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I am working on a legacy rails codebase and need to implement some ACL logic that is not based around standard CRUD operations on objects, but instead around custom logic about what parts of a page are shown to different groups of users. These page "parts" are not defined by any objects in the database, so my guess is that object-based ACL systems may not be the best fit here.

I currently researching declarative_authorization but haven't yet determined if it can do anything other than object-based permissions.

This must be a rather common use-case for web applications and I'd prefer not to roll yet another ACL. Does anyone have a suggestion for a 3rd party library that would work well for this?

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I learned a little more about when to use ACLs by reviewing this question,…, but still not closer to an answer. –  Prairiedogg Nov 18 '10 at 14:58

2 Answers 2

up vote 3 down vote accepted

I think CanCan can help you. It's simple to use and should do just what you need. Here's a RailsCast: Authorization with CanCan

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After trying out CanCan, I discovered that you don't have to just stick to CRUD permissions. You can declare custom permissions on any Model, or on a nil object. –  Prairiedogg Nov 18 '10 at 17:02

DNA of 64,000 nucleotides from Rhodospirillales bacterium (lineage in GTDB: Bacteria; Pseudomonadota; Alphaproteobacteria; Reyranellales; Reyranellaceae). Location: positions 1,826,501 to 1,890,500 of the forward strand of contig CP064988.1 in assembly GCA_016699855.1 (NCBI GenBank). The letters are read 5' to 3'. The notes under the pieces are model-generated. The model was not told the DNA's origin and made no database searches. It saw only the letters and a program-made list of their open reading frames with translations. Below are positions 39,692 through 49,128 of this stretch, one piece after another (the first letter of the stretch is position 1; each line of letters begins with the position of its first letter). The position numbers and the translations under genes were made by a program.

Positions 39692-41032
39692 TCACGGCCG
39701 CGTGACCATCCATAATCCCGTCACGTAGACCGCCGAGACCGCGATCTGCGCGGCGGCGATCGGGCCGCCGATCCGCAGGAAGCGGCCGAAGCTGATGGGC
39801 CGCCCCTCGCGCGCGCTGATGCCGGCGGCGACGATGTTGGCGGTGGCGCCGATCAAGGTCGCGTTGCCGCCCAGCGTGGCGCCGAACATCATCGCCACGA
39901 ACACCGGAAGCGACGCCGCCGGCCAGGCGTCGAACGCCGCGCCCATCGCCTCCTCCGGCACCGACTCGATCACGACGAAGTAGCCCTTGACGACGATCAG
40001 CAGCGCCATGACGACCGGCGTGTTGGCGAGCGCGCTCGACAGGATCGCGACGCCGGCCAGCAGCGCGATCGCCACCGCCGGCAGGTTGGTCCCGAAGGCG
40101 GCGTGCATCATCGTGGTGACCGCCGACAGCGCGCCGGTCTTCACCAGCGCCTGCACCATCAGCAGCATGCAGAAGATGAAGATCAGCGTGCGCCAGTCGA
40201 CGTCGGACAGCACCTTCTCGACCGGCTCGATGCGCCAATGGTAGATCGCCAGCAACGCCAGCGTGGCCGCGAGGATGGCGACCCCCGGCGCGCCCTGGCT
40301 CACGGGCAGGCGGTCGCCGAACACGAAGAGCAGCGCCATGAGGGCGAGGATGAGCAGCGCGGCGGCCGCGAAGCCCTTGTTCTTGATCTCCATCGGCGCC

I have looked through a whole bunch of different Authorization and ACL plugins and like you I did not like the CRUD approach that most of them used.

In the end, the most suitable for me was a setup similar to that which Redmine uses. I don't know if it origins from any named plugin but I spent some time getting to understand it and made the necessary adjustments for my case.

Basically what it does is to allow use of controllers and actions, either global or for specific models. You start with specifying what different permissions are assignable:

MyApplication::ACL.mapper do |map|
  map.permission :view_project,   {:projects => :show}
  map.permission :manage_project, {:projects => [:update, :edit, :post_status]}
  map.permission :delete_project, {:projects => :destroy}

Next step is to assign one or more permissions to a Role which is a model with a serialized field which can store the permissons, ie:

<#Role id: 1 name: "Intern" permissions: [:view_project] >
<#Role id: 2 name: "Member" permissions [:view_project, :manage_project] >

And then you map the different Roles with Users by a Membership model. The Membership can also be mapped with specific models, like Project, since you might be allowed to manage one project but not another one, or it can be global like some index actions which should be restricted but you don't know which Model to authorize against yet.

In the controllers you verify all this by using:

  before_filter :authorize, :only => [:show, :update, :edit,
                                      :post_status, :destroy]

And authorize is of course a method that checks if the current user is a member of any role that has the permission required for the current Controller and Action.

This is, although a long description here, only in short how it works :) It is alot more complicated than other ACL plugins out there but I think it is the most "clean" alternative while still allowing the flexibility that I need.

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